Is Latin America Ready to Cope with Climate Change?

As global temperatures continue to rise with the global community stalled on any way to stop them, countries must prepare to adapt to increasingly volatile environmental conditions, said Juan José Daboub, on March 20 at a discussion held by the Inter-American Dialogue. Daboub is the founder and CEO of the Global Adaptation Institute, an environmental organization that seeks to foster sustainable development by building resilience against climate change.

Daboub argued that, absent a comprehensive, global mitigation agreement, countries must face the realities of a changing climate. The vulnerable developing world particularly needs “practical solutions” to the building pressure of climate change. To stop, or reverse, the warming of the planet will take unprecedented global agreement and cooperation. However, projects to adapt to the changes that rising temperatures will bring, such as water shortages, crop shifts or more frequent tropical storms, can be executed at national and local levels and tailored to the needs of particular communities.

The Global Adaptation Index (GAIN) is a new tool to help countries assess their ability to adapt to climate change. Launched in September 2011, the GAIN summarizes a country's vulnerability to climate change and other global challenges, and reports on its ability to defend itself against the damaging effects. The index is designed to help businesses and public agencies to establish priorities and develop solutions to the global challenges climate change will bring. According to Daboub, the GAIN’s strength is the matrix’s measurement of both vulnerability and readiness, making it a tool that investors can use to decide whether to invest money in a particular country. By demonstrating the benefit of taking immediate action to prepare for climate change, the GAIN can also “incentivize” reluctant politicians and governments to prioritize adaptation projects.

Though Latin American countries do not rank among those least adaptable to climate change, several countries, especially in Central America, are both highly vulnerable to climate change and unprepared to meet its challenges. Chile and Uruguay are two countries that have implemented adaptation policies and are leading Latin America in preparedness for climate change. Daboub illustrated the difference between post-earthquake Chile and Haiti; in Haiti, the quake caused severe destruction to the country’s infrastructure, while damage in Chile was manageable. For Daboub, Chilean investment in projects to increase its readiness reduced the country’s vulnerability to the earthquake and other natural disasters, while lack of targeted infrastructure investment in Haiti left it exposed and vulnerable.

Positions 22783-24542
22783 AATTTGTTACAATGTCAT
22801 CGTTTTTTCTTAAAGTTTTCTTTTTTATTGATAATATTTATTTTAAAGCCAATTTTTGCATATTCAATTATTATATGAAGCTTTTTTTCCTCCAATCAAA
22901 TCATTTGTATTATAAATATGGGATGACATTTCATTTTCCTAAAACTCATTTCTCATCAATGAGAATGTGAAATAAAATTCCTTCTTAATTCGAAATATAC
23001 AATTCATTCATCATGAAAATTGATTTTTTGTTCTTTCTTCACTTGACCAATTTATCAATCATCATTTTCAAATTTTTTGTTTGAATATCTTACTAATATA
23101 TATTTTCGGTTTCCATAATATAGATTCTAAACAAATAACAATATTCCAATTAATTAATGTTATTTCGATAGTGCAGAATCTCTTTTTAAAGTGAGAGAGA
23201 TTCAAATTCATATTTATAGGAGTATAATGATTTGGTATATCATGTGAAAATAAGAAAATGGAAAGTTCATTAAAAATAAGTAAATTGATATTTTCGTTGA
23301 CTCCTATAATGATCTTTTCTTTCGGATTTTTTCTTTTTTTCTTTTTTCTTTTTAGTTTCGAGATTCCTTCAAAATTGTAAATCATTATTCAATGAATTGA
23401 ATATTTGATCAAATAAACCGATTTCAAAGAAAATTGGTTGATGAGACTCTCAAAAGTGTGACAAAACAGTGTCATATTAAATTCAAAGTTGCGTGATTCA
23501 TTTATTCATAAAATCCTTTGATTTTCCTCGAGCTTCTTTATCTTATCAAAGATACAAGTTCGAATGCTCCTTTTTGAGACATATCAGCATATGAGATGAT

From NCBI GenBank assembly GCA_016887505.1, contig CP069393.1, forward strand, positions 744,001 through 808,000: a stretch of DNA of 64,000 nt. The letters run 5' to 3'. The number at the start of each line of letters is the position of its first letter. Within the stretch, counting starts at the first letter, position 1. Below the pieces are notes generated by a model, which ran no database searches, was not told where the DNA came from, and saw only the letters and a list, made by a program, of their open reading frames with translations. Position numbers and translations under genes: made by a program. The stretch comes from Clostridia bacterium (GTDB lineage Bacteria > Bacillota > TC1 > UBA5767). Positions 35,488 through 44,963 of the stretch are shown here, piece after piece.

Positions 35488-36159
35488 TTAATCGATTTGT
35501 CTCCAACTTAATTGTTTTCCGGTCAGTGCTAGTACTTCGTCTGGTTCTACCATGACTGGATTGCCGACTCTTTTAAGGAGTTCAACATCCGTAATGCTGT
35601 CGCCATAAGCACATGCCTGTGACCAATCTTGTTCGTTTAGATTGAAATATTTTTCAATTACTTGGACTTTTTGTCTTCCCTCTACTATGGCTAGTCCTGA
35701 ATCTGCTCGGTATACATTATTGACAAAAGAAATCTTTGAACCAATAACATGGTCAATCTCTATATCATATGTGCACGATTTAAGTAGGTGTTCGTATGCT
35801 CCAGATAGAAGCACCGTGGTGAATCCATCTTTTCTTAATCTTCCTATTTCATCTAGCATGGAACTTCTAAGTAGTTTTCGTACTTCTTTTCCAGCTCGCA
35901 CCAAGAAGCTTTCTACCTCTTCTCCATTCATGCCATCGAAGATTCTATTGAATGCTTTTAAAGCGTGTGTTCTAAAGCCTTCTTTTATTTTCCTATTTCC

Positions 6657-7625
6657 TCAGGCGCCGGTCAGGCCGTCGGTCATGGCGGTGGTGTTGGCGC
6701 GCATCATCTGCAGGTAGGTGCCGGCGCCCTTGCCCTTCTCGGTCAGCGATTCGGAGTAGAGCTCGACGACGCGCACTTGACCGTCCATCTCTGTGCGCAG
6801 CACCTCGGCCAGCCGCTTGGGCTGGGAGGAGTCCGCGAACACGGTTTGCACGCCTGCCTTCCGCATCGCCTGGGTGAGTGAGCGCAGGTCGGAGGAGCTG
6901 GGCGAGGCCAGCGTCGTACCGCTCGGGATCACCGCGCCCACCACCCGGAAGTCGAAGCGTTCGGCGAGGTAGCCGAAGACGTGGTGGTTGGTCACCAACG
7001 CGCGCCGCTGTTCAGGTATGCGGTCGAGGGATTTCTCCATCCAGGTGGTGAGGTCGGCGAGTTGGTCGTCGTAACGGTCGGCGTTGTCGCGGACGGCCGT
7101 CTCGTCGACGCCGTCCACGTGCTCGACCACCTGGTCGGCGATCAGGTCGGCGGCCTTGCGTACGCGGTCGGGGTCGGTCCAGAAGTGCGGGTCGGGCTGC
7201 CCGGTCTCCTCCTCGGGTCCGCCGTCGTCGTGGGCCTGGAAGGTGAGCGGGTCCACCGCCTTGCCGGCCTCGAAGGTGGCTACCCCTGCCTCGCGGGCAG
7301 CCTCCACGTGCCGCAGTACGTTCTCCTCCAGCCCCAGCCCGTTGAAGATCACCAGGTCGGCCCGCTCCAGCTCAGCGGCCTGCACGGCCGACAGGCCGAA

Daboub emphasized that, while governments and multilateral organizations can help countries fund adaptation projects, they “must facilitate” private investment. Public institutions simply do not have the capacity to fund and execute infrastructure and other projects on the timeline and scale needed to transform a country’s readiness for climate change. However, some countries must work to facilitate this private investment. Daboub noted that, in the GAIN rankings, the best prepared countries are also those with less regulated economies. He warned that states with restrictive and closed economic models, particularly Cuba and Venezuela in Latin America, will struggle to adapt to climate change.

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